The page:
Berkman & Goldman: The Verdict
The jury retired at 5:20 and at 6 o'clock returned a verdict of guilty.
EMMA GOLDMAN: We move to set aside the verdict as being against the weight of evidence.
THE COURT: The stenographer may note that the motion is made, with formalities to cover all grounds upon which a motion to set aside a verdict may be made.
EMMA GOLDMAN: I wish to ask that sentence be deferred for a few days and that the present bail be continued meantime, because we want to arrange our affairs, which we have not had time to do during the trial.
THE COURT: The motion to set the verdict aside is denied.
MR. CONTENT: The Government moves for sentence. And the Government feels in a case of public importance like this case that the judgment and mandate of the Court should be speedily handed down.
THE CLERK: Alexander Berkman to the bar! Is there any reason why the sentence of the Court should not now be pronounced upon you?
ALEXANDER BERKMAN: Well, I think that it is only fair to suspend sentence to give us a chance to arrange our affairs. And the fundamental reason why sentence should not be pronounced is that we are innocent of the charge and we are convicted as Anarchists, out of prejudice and bitterness. That's all.
THE CLERK: Miss Goldman, have you anything to say why sentence should not be imposed?
EMMA GOLDMAN: I wish to say that the very fact that we are refused to have sentence deferred for several days to arrange our affairs proves that the Court is prejudiced because we are Anarchists; because we were frank and because we stood by our opinions, and because we are going to stand by our opinions.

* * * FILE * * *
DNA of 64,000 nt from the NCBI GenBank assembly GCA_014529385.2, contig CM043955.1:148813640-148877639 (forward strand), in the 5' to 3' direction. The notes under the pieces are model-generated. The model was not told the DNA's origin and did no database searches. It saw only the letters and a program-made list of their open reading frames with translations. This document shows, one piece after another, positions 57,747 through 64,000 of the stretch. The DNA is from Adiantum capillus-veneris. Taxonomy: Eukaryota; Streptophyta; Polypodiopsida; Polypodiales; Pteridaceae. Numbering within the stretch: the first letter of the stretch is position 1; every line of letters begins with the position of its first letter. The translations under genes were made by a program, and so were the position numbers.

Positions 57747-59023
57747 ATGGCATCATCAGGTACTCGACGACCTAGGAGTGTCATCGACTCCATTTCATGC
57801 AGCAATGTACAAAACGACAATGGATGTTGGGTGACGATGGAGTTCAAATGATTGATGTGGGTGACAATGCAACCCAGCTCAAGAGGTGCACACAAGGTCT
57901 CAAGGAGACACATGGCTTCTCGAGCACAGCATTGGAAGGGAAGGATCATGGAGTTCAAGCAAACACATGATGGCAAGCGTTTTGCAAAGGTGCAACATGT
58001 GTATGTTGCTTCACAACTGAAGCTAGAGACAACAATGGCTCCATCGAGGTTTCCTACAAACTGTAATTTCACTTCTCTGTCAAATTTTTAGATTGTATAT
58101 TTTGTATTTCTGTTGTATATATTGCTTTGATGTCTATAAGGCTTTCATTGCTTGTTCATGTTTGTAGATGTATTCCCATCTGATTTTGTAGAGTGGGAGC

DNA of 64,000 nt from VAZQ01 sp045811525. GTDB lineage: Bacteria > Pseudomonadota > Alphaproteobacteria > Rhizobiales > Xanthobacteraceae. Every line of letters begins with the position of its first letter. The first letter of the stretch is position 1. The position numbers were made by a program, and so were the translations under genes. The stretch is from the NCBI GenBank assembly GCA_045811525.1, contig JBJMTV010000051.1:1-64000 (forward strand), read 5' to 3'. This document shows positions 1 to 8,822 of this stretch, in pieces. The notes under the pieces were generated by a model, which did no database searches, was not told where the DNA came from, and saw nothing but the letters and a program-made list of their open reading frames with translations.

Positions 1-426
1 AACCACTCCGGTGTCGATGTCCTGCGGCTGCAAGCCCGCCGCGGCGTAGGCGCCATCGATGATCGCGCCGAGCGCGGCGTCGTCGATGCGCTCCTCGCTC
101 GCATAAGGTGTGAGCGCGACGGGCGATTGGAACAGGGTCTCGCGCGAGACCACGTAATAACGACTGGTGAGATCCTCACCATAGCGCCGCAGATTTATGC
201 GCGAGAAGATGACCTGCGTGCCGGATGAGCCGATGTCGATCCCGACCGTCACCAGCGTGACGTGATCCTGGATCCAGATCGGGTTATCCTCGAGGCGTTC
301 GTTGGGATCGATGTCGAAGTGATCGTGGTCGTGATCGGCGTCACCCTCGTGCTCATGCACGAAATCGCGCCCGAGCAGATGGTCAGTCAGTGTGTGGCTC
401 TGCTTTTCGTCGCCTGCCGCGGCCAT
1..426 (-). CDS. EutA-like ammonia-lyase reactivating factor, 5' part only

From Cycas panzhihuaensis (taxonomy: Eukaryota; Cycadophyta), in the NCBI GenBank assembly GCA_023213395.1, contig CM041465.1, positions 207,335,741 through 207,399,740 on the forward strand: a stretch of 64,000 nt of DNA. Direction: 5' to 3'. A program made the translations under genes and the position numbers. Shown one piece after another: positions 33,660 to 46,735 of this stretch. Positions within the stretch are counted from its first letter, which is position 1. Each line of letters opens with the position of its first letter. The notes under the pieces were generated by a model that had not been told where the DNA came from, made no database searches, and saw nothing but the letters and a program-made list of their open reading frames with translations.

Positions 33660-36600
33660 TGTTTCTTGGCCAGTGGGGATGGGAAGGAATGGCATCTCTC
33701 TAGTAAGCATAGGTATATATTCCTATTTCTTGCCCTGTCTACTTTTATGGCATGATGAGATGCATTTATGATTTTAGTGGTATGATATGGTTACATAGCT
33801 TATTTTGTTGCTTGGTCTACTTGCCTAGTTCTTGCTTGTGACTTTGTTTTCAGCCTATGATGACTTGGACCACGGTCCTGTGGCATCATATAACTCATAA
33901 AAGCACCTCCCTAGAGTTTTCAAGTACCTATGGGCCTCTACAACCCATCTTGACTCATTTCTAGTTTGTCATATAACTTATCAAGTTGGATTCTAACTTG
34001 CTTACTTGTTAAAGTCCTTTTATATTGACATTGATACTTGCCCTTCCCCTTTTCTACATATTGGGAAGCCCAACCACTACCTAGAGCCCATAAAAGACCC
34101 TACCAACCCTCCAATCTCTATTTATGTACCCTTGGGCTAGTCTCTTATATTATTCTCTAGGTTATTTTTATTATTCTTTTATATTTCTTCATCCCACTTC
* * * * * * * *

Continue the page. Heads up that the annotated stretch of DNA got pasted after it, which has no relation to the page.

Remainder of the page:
THE COURT: Gentlemen of the jury, I wish you would remain, for I desire to say before I may forget it that I think the appreciation of the Court and the community is due to you for the fearless and prompt manner in which you have discharged your duty.
It has undoubtedly been a source of regret to the gentlemen of the jury, as it has been to the Court and possibly to those who have sat in the courtroom for these many days, that the extraordinary ability displayed by the defendants has not been utilized in support of law and order. The magnetic power of one of the defendants, if thus utilized, might have been of great service, in forms legitimately advocated, for the betterment of conditions as the world goes on. That power might have been of tremendous service, and more especially among the millions of humbler people who come to our country in an aspiration for liberty. I understand, I think, what has been spoken of as the psychology of the defendants, and I am quite sure that they understand what might be called the psychology of the Court. We do represent the existing order of things, in-so-far as that means that progress must be accomplished in this country by lawful means. We regard as enemies of the Government in the most serious sense of that term those who advocate the abolition of this Government, those who counsel disobedience to our laws and those who induce the less strong-minded to disobey our laws. These may be very old and to some very tiresome sentiments. But they are the sentiments that from our point of view have become apart of our lives, won at great expense by the Revolutionary Fathers, by the men who fought in the great civil conflict and by the men who now are willing to stand by their country when their country needs them.